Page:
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Baby Roulette & The Rave On featuring Laurie McAllister formerly of the Runaways – Laurie McAllister was briefly in The Runaways, performing with them live shortly before their breakup. She joined The Orchids as their vocalist in 1980, dying of asthma related causes on September 2nd, 2011. Baby Roulette were most probably a non-band made up of one or several Fowley artsists. McAllister sang lead vocals and played bass on this track, which was- as far as I know- their only song committed to vinyl.

Surprise – Little is known of this band, other than the track that appears on this compilation was written by Fowley and Bart Bishop (of the 70’s group ‘Providence, and brother of Randy Bishop from the band ‘Wacker’.) Bart supplies vocals on this track as well.

Venus & The Razorblades – Arguably the biggest and most well established group on this compilation, VATRB were a mostly-female post-Runaways Fowley concoction. The band’s best known track is the novelty song ‘Punk-A-Rama.’ Vocalist and writer Roni Lee also worked with equally obscure band Mars Bonfire, an early version of Steppenwolf. Guitarist Dyan Diamond was groomed by Fowley, but despite a record deal and the release of 1978’s ‘In the Dark’, she failed to find lasting success.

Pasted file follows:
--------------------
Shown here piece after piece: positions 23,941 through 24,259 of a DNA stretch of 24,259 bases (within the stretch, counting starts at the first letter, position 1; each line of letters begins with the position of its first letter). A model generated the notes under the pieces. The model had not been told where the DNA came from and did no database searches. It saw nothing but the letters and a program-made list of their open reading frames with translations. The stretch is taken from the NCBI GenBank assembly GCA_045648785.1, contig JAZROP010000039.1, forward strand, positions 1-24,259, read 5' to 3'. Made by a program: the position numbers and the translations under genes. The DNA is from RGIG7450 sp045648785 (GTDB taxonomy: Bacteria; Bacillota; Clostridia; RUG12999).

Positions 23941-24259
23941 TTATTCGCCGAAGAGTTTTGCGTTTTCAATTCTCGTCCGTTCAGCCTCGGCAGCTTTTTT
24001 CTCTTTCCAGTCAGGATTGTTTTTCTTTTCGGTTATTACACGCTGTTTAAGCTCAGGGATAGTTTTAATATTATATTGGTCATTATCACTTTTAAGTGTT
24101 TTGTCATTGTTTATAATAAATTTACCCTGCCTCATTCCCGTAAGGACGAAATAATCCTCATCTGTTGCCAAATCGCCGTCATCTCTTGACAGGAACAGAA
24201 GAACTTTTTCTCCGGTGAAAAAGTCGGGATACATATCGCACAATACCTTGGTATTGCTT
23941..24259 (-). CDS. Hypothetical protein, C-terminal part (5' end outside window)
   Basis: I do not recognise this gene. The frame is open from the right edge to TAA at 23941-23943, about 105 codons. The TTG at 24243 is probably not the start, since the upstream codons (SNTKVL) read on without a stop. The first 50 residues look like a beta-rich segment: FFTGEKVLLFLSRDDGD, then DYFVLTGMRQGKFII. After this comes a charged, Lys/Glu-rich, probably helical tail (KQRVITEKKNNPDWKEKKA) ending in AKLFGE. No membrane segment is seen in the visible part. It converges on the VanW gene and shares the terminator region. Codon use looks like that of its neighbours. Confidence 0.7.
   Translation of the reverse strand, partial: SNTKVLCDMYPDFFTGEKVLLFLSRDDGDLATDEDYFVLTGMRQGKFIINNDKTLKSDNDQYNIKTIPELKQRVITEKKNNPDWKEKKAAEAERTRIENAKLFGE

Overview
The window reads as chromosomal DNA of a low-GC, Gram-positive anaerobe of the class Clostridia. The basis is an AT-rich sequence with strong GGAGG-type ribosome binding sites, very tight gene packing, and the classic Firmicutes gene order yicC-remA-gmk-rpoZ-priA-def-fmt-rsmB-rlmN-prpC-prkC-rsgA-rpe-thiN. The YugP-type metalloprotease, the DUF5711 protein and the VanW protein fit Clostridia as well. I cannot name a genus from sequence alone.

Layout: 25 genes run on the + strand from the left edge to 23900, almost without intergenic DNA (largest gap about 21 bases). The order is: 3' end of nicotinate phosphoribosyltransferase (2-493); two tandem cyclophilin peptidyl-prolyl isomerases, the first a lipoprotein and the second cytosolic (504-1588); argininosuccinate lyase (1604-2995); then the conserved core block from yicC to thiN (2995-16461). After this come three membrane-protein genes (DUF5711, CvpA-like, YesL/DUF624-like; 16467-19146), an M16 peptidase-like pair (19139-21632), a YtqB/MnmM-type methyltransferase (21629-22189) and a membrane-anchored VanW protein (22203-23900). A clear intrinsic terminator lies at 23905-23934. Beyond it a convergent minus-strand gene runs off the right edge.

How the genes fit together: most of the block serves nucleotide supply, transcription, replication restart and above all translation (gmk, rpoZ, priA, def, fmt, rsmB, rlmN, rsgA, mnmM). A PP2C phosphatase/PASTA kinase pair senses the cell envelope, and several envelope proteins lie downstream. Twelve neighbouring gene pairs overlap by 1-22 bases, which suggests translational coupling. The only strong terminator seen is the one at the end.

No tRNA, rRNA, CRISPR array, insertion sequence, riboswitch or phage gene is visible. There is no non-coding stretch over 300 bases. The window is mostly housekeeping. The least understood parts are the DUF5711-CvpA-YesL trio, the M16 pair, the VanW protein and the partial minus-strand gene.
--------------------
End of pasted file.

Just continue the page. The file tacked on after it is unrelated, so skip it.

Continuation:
Dog Rangers – Little is known of the Dog Rangers, a studio band most likely. ‘Nobody Seems to Know What Love Is’ is credited to Tommy Rock and [Gary] Pickus. Gary is the inventor of the algorithm for the mobile app, “WOOGEY,” which transforms first names into customized ringtones. He’s also somewhat of a (self proclaimed?) big deal on the national dueling piano circuit since the turn of the century.

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I love the sleeve art on this one. Sleazy and cheesy in a 1960’s schlock Ed Wood sort of way, it lets the consumer know that the music isn’t to be taken ‘too’ seriously. Whether ahead of it’s time or just by chance, the juxtaposition of neon pink and black would become a staple of the New Wave palette- here used to shocking effect. Despite being labelled as ‘volume one’ this is the only disc in the series.